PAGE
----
Video Courtesy IsThisAlabama.org<
By: Roy Naim
Yes, I am jumping on the bandwagon. It seems like the popular thing to do now that we all have a case of LINSANITY.
Pretty cool eh? Forget the fact that he is an Asian American, a Harvar
d kid and all that good stuff.
I have a different take on this. It is the “what if” take. Just think about it. What if Jeremy never had a chance to play. What if the Knicks decided forget it, we won’t put him up.
Would we have a case of Linsanity? Of course not.
Two things took place here: Knicks gave him a chance and Lin stepped up to the court big time.
Scary thought really. Gives us a huge responsibility in life. It tells us we must give people a chance, we must allow them to step up, to give it a go and if we don’t, would we ever know how great it could have been? Continue reading
the United States there exists a lag time between public opinion and policy action. The lag time may be a good thing or it may be a bad thing. For example the current sentiment in Alabama is to repeal many of the parts to the immigration policy which has been so harsh. The lag time has made it so the legislation is still in effect even if people have decided it should go. In other cases the lag time has created such a disconnect between the legislation creation or changes and what the current attitudes of the public are. The time which currently does exist does however protect the states from continually having sweeping changes in legislation. I do wonder though if people simply accept the status quo in regards to having legislation policies that seem outdated or if they will continue to push to make our law makers more in tune with those whom they are making laws for.
The detention of migrants is a multi-billion dollar industry in America, one in which immigrants are traded like products and are for sale to the highest bidder. The Private Correctional facilities are the ones benefiting with profits close to $5 billion dollars annually… Continue reading
Gospel Without Borders brings more light and less heat to the issue of immigration. It separates myth from fact, examines what the Bible says about treatment of the “stranger,” shows the experiences of documented and undocumented immigrants, and provides handles for Christians to advance the common good.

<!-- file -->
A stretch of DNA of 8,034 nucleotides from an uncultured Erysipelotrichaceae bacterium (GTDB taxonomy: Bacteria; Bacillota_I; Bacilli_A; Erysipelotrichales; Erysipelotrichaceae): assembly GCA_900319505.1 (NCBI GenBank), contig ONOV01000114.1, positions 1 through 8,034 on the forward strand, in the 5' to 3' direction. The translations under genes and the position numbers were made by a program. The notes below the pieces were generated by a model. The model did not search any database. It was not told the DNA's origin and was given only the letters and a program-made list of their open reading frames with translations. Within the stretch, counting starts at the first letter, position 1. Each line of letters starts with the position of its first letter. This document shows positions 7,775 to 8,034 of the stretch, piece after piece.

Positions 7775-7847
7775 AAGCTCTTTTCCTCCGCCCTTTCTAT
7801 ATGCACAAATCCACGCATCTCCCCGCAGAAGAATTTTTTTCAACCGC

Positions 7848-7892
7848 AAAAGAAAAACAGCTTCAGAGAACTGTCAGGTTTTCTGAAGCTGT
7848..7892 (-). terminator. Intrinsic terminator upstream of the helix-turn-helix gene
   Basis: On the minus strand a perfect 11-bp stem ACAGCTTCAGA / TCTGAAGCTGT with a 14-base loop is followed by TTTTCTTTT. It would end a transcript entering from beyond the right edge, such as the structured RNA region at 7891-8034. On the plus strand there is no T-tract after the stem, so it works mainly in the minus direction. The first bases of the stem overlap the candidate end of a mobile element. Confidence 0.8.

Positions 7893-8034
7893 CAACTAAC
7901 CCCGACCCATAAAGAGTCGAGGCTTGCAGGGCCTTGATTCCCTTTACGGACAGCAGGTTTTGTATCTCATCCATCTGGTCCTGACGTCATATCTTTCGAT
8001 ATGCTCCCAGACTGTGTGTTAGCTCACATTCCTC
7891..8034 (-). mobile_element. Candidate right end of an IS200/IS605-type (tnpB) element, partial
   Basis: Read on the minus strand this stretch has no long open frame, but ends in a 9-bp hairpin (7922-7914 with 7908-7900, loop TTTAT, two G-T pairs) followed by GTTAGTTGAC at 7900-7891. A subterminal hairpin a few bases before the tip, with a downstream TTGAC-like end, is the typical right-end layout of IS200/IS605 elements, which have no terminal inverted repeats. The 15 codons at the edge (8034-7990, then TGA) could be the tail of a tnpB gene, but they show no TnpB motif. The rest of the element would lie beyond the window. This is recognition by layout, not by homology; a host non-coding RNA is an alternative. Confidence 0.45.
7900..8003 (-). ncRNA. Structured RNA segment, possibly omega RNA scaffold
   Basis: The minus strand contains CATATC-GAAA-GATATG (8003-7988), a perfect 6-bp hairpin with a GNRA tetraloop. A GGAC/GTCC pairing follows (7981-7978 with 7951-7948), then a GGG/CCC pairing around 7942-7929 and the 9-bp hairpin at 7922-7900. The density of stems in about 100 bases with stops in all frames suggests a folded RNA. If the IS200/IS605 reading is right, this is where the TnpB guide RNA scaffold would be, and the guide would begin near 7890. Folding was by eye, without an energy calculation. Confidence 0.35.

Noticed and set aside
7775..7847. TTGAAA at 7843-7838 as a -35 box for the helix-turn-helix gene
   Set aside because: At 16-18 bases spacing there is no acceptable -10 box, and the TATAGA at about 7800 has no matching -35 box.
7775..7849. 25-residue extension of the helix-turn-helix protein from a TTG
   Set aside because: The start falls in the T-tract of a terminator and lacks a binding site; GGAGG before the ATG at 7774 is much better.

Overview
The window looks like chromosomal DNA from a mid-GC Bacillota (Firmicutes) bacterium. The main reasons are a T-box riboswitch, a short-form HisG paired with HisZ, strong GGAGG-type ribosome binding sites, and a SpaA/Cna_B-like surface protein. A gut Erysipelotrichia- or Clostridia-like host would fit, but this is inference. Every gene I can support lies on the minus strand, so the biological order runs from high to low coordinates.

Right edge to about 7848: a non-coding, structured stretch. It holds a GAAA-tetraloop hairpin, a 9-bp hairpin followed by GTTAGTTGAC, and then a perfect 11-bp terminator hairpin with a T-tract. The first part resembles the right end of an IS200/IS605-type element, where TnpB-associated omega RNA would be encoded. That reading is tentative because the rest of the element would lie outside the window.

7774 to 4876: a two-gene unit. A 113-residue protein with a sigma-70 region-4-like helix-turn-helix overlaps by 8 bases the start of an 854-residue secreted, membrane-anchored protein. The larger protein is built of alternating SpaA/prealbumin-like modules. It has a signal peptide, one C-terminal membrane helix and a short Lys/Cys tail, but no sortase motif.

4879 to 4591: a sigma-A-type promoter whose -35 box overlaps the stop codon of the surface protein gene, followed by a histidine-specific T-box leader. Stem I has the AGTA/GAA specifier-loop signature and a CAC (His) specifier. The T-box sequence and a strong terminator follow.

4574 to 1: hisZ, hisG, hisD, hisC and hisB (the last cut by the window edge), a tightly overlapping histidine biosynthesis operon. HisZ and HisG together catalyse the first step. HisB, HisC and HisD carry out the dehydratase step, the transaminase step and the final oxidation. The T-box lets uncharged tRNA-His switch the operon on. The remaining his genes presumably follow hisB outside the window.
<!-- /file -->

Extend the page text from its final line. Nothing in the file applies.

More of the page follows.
The documentary highlights stories in five states: Arizona, Arkansas, North Carolina, Alabama and Iowa. Some stories break the heart. Others inspire the spirit. Still others challenge the mind. But all come together and show that the Christian gospel is indeed without borders.
Information Courtesy EthicsDaily.com
I was really excited when learning more about this documentary to see that it was created partly here in Arkansas. Inform US Citizens will be purchasing a copy of the DVD and look forward to seeing this great project.
This is an email I received that I thought was a great cause and wanted to pass it on.
This past summer, I wrote an essay detailing my life as an undocumented immigrant. In telling a very personal and specific story my aim was to illuminate a greater universal truth about our broken immigration system.
Years in the making, this broken system impacts not just millions of immigrants who live in the shadows of a country we love and call home. The dysfunction and inaction also impacts countless honest American citizens — from principals to pastors, coaches to classmates — who have answered a moral calling in helping immigrants in various sectors of society. Together, undocumented immigrants like me and the citizens who aid us are increasingly telling the truth about our broken system.
Now, we need your help.
We want to know how do YOU define American? Starting today, we are asking YOU to share your story with us via video, photo, audio or text through our new story tool:
Hundreds have already shared their stories about their experiences with our broken immigration system, and our goal is now to collect 500 more stories within the next week.
A wide array of people from all walks of life — many of them recognizable – are among the first participants to “define American.” These stories are incredibly moving, and demonstrate the power of a story.
Julie Erfle, is the wife of Nick Erfle, a Phoenix police officer, her high school sweetheart, who was shot and killed by a previously deported undocumented immigrant in September 2007. Nick’s death helped spark the anti-immigrant wave in Arizona, culminating in the passage and signing of SB1070 last year. People expected Julie, a white middle class woman, to ride the wave. Instead, she has called for the need for consensus and finding common ground — for humanity.
You can hear her tell her own story, and share your own here:
The following questions may help focus your thoughts for your story:
Every day undocumented Americans and our allies are “coming out,” sharing their stories and organizing within their social networks. By telling the truth — by telling and sharing our stories — we are standing up for justice, and for each other. Can you join us and share your story?
How do YOU define American?
Thank you in advance for sharing your story,